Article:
Google Self-Driving Car : CTO Quits As Unit Inches Toward Commercialization
Google’s push to perfect cars that drive themselves spurred the auto industry to fund their own efforts in that space. Now Chris Urmson, a key part of that effort for seven years, is leaving as the Silicon Valley giant moves closer to commercialising the technology.
“After leading our cars through the human equivalent of 150 years of driving and helping our project make the leap from pure research to developing a product that we hope someday anyone will be able to use, I am ready for a fresh challenge,” Urmson, chief technology officer for Google Self-Driving Cars, said in a post on Medium.com. “I feel lucky to have played a role in building this team from a handful of people into the world-class team it is today, readying self-driving cars that will soon take you from A to B at the push of a button.”
Urmson didn’t elaborate on what he’ll do next, and neither did Google.
“Chris has been a vital force for the project, helping the team move from a research phase to a point where this life-saving technology will soon become a reality,” the company said in a statement. “He departs with our warmest wishes.”
The news comes as activity and investment in the autonomous vehicle space hits a fever pitch and new players arrive almost weekly. Robotic vehicles fully capable of taking over driving duties from humans aren’t yet a complete reality, but automakers, tech companies and suppliers including Tesla Motors, General Motors, Uber, Ford Motor, Audi, Daimler, Toyota Motor, Nissan Motor, Nvidia, Intel, MobilEye and many others are preparing for their arrival.
Mountain View, California-based Google hasn’t detailed its path to commercialising self-driving cars, though it has taken steps to evolve the well-funded R&D initiative into a revenue-generating business.
In September 2015 it hired career auto executive John Krafcik, a long-time Ford engineer and former head of Hyundai Motor’s U.S. unit, as chief executive officer for Google Self-Driving Cars. Since his arrival, Google has struck a deal to source Pacifica minivans from FCA that will be the next stage of test vehicles in its demonstration fleet and opened an R&D centre in Michigan.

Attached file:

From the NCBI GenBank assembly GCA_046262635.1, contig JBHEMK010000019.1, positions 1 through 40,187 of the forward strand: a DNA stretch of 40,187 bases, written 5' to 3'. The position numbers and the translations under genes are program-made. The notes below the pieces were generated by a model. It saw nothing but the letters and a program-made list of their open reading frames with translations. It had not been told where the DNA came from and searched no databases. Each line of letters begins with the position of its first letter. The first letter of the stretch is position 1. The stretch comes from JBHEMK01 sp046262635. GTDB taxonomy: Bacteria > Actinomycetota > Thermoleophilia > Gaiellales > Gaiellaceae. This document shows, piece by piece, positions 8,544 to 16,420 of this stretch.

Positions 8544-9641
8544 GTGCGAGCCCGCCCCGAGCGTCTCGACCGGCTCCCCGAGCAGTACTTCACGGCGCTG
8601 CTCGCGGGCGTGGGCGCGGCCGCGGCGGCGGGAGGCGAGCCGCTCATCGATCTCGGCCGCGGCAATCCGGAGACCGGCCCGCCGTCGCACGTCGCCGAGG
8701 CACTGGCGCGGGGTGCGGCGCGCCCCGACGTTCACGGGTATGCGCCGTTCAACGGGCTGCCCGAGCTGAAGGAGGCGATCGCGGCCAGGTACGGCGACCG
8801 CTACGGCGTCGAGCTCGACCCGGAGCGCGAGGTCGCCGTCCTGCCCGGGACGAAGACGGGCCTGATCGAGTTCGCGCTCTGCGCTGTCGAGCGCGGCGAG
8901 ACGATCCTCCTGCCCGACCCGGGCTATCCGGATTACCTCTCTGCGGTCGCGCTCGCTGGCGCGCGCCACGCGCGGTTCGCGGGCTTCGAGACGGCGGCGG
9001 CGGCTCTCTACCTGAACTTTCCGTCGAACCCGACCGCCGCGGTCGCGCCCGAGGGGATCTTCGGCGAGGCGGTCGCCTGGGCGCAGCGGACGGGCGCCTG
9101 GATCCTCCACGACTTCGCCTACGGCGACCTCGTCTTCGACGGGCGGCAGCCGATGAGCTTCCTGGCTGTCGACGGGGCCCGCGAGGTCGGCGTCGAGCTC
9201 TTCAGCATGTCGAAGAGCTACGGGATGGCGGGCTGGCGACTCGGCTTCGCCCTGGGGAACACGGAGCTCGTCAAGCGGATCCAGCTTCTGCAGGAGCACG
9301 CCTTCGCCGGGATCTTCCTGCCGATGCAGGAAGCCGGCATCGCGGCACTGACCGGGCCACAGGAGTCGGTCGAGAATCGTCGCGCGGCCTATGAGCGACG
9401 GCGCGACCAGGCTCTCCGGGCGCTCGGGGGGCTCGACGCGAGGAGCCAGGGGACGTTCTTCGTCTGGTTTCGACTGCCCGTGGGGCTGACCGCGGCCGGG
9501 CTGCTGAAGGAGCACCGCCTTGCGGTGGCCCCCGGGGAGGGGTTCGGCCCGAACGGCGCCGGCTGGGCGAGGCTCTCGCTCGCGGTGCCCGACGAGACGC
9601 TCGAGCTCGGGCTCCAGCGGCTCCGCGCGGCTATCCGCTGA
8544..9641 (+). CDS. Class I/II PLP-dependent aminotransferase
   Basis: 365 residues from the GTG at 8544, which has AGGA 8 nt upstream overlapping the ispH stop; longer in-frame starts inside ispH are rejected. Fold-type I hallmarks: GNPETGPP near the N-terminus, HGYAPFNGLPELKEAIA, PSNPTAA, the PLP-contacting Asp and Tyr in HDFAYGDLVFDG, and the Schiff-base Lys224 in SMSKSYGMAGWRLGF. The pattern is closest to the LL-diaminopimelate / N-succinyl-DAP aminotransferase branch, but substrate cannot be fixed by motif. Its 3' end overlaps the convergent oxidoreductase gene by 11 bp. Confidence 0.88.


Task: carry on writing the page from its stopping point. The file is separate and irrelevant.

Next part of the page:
“Chris is an incredible colleague & leader,” Krafcik said in a Twitter post. ”Thank you for your passion & humility. Good luck on your new adventures!”
Two other high-profile alums of Google’s vehicle efforts left the company last year to create their own autonomous driving business. Lior Ron, former product lead for Google Maps, and Anthony Levandowski, previously technical lead for Google’s self-driving car division, in January created Otto, a San Francisco startup that is developing technology to allows long-haul commercial trucks to drive themselves, seeing that application as a faster entry point to the robotic vehicle era than cars.
Google’s efforts gained steam when in 2009 it hired Urmson and other Carnegie Mellon and Stanford University robotics and engineering stars who’d been members of teams that won Defense Department-sponsored DARPA challenge races for autonomous vehicles in 2005 and 2007.
And as research labs perfect advanced sensors, cameras, radar and LIDAR components to help vehicles see and detect what’s around them and the advanced software needed to power decision-making and reaction to road conditions independent of a human drivers, Google and its competitors await government regulations clarifying when and how the technology can be introduced.